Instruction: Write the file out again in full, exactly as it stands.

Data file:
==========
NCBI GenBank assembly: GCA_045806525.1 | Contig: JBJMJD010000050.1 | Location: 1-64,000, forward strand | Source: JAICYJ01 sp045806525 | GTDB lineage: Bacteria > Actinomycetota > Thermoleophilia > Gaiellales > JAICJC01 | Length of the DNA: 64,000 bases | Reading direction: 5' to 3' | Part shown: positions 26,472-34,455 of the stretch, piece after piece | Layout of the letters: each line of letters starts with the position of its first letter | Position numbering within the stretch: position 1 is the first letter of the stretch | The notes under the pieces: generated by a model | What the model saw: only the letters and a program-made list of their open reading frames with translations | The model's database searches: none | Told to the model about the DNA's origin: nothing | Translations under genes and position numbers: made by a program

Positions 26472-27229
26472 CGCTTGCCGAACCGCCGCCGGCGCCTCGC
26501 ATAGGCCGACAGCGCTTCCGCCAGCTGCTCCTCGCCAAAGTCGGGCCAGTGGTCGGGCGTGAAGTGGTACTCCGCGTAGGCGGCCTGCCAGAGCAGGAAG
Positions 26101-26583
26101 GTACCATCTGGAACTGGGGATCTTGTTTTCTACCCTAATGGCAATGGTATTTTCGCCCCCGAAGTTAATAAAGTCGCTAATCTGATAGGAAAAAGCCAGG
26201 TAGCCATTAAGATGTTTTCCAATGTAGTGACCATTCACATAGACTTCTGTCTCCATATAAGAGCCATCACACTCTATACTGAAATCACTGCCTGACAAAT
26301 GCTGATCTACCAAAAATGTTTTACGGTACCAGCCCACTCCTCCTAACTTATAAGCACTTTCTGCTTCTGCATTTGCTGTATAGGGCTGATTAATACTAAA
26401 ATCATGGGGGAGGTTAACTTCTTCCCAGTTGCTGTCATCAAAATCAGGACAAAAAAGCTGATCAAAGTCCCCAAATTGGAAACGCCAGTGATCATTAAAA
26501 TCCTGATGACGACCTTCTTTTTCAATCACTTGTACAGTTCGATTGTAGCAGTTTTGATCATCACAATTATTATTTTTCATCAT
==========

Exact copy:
NCBI GenBank assembly: GCA_045806525.1 | Contig: JBJMJD010000050.1 | Location: 1-64,000, forward strand | Source: JAICYJ01 sp045806525 | GTDB lineage: Bacteria > Actinomycetota > Thermoleophilia > Gaiellales > JAICJC01 | Length of the DNA: 64,000 bases | Reading direction: 5' to 3' | Part shown: positions 26,472-34,455 of the stretch, piece after piece | Layout of the letters: each line of letters starts with the position of its first letter | Position numbering within the stretch: position 1 is the first letter of the stretch | The notes under the pieces: generated by a model | What the model saw: only the letters and a program-made list of their open reading frames with translations | The model's database searches: none | Told to the model about the DNA's origin: nothing | Translations under genes and position numbers: made by a program

Positions 26472-27229
26472 CGCTTGCCGAACCGCCGCCGGCGCCTCGC
26501 ATAGGCCGACAGCGCTTCCGCCAGCTGCTCCTCGCCAAAGTCGGGCCAGTGGTCGGGCGTGAAGTGGTACTCCGCGTAGGCGGCCTGCCAGAGCAGGAAG
Positions 26101-26583
26101 GTACCATCTGGAACTGGGGATCTTGTTTTCTACCCTAATGGCAATGGTATTTTCGCCCCCGAAGTTAATAAAGTCGCTAATCTGATAGGAAAAAGCCAGG
26201 TAGCCATTAAGATGTTTTCCAATGTAGTGACCATTCACATAGACTTCTGTCTCCATATAAGAGCCATCACACTCTATACTGAAATCACTGCCTGACAAAT
26301 GCTGATCTACCAAAAATGTTTTACGGTACCAGCCCACTCCTCCTAACTTATAAGCACTTTCTGCTTCTGCATTTGCTGTATAGGGCTGATTAATACTAAA
26401 ATCATGGGGGAGGTTAACTTCTTCCCAGTTGCTGTCATCAAAATCAGGACAAAAAAGCTGATCAAAGTCCCCAAATTGGAAACGCCAGTGATCATTAAAA
26501 TCCTGATGACGACCTTCTTTTTCAATCACTTGTACAGTTCGATTGTAGCAGTTTTGATCATCACAATTATTATTTTTCATCAT